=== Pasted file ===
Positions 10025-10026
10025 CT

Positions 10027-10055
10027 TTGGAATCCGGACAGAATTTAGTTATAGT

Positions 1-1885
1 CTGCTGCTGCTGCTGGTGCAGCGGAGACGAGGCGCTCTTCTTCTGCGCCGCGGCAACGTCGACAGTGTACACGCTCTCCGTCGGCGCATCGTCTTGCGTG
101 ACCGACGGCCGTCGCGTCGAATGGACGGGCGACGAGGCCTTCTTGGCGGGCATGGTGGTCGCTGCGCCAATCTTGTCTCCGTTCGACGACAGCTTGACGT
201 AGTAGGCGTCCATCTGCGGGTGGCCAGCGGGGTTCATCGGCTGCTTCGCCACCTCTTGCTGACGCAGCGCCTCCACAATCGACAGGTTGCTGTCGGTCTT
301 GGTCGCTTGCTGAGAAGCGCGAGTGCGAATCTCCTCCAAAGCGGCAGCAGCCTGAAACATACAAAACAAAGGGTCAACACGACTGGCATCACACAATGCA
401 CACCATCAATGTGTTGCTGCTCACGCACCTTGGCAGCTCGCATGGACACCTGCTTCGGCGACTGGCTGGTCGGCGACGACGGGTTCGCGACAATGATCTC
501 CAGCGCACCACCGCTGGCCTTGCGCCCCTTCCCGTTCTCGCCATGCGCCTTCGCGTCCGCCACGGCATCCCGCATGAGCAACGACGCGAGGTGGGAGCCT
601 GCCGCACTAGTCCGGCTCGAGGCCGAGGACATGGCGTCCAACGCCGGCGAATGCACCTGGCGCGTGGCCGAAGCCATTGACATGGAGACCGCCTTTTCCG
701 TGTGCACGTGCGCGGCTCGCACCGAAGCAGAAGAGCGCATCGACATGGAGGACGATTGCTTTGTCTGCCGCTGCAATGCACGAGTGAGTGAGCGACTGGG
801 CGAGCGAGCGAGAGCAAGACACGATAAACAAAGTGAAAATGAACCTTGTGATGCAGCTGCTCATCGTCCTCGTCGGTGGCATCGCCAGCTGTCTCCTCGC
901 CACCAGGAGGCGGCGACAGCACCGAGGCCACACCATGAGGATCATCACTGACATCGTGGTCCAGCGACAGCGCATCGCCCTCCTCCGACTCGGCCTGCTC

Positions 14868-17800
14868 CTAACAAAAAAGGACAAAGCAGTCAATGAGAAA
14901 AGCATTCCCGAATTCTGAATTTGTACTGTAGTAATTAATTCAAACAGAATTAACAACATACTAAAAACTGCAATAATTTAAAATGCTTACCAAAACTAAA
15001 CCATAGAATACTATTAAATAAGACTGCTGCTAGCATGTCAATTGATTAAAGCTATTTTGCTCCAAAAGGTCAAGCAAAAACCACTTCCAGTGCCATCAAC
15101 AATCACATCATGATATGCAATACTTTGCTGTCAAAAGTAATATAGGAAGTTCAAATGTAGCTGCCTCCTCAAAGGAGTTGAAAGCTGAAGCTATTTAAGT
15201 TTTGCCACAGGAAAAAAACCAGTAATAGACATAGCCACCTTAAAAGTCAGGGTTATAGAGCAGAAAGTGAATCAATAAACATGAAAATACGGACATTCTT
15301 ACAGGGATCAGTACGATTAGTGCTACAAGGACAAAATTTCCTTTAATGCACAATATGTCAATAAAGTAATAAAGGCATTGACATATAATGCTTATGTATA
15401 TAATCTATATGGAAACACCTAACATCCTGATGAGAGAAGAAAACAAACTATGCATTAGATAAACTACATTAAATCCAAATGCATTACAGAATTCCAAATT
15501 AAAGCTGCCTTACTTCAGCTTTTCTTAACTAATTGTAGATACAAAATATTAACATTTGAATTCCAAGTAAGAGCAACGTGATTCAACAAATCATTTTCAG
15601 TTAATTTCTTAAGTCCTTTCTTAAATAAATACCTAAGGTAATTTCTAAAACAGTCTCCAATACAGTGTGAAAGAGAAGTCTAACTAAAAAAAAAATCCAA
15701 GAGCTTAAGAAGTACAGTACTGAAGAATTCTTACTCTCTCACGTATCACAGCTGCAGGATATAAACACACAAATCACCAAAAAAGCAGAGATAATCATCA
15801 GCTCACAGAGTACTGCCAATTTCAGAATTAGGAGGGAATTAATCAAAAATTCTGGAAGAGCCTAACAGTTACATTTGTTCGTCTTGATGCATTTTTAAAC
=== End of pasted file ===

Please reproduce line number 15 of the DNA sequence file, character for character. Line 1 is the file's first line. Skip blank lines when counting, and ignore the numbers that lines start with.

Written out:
901 CACCAGGAGGCGGCGACAGCACCGAGGCCACACCATGAGGATCATCACTGACATCGTGGTCCAGCGACAGCGCATCGCCCTCCTCCGACTCGGCCTGCTC